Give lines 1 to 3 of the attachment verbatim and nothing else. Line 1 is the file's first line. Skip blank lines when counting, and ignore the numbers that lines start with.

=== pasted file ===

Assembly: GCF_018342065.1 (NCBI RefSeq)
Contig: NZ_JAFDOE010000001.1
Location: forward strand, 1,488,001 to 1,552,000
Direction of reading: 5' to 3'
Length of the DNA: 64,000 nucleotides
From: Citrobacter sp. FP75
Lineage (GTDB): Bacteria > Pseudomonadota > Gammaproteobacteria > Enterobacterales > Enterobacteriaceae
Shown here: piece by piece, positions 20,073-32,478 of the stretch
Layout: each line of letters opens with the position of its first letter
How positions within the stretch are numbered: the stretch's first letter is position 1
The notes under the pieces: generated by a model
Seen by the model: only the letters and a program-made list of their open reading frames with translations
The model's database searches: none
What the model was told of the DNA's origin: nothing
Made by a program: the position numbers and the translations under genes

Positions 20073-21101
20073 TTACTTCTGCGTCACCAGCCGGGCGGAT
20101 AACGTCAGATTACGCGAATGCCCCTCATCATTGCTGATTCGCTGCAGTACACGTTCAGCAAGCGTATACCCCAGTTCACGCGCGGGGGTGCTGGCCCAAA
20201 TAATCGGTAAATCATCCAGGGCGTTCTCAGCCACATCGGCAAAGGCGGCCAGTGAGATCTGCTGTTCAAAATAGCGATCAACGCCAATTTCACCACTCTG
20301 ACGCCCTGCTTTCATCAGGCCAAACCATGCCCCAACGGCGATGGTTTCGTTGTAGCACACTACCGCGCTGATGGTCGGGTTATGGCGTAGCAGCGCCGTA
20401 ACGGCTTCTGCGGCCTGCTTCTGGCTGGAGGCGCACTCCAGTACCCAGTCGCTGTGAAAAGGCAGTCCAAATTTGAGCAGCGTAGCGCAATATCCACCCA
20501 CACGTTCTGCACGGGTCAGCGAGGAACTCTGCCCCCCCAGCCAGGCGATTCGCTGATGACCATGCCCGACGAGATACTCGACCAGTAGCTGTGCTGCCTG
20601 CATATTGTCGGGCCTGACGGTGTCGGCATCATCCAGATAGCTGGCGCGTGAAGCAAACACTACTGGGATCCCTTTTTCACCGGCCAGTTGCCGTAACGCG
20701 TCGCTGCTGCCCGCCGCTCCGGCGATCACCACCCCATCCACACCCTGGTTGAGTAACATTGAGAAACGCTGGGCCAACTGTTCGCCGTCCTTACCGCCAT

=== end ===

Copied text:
Assembly: GCF_018342065.1 (NCBI RefSeq)
Contig: NZ_JAFDOE010000001.1
Location: forward strand, 1,488,001 to 1,552,000